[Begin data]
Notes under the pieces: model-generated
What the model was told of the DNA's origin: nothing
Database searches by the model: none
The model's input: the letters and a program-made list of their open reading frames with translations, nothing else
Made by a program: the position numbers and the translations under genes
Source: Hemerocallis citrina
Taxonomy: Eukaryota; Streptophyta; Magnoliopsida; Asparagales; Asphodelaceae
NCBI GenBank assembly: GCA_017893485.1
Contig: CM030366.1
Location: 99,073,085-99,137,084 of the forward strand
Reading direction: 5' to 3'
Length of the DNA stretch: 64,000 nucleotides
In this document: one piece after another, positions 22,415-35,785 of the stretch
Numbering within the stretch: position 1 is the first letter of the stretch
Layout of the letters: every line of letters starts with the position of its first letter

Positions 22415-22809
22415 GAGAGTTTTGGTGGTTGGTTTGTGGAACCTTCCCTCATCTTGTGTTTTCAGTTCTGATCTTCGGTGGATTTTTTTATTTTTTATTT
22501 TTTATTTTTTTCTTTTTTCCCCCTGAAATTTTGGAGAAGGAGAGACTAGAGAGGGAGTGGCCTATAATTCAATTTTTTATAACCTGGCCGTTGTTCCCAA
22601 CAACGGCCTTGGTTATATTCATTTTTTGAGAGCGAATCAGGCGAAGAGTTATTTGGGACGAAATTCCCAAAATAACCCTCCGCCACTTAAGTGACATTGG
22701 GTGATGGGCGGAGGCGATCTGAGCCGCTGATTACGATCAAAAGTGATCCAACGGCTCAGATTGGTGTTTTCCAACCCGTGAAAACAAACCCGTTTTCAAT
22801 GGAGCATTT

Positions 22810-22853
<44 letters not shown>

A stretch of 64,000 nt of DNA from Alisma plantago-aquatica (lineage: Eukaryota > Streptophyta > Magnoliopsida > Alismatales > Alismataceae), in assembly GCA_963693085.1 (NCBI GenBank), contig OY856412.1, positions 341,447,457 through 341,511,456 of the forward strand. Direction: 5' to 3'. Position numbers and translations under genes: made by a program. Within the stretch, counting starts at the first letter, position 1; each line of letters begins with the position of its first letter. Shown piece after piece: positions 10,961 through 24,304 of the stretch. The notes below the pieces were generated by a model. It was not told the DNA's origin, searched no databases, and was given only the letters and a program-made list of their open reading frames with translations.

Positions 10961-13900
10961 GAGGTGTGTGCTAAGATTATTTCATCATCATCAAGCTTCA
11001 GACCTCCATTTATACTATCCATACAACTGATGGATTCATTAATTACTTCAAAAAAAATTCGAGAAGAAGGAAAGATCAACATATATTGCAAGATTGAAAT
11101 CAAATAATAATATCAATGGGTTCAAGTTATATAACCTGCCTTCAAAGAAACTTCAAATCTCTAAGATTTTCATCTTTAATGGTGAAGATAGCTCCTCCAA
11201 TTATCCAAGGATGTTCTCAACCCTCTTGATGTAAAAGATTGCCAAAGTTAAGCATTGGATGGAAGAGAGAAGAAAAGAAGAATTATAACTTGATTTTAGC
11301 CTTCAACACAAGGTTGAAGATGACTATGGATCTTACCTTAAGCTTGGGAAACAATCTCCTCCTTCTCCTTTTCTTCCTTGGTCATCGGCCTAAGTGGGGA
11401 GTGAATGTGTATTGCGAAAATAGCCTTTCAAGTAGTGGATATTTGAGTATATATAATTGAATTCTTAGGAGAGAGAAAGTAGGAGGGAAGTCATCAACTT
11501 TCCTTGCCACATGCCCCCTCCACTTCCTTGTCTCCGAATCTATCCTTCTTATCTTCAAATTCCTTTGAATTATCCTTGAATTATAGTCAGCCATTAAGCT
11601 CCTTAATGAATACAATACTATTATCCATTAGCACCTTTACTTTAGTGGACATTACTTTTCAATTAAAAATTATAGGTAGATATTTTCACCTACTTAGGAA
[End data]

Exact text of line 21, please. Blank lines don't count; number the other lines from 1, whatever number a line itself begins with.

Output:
22801 GGAGCATTT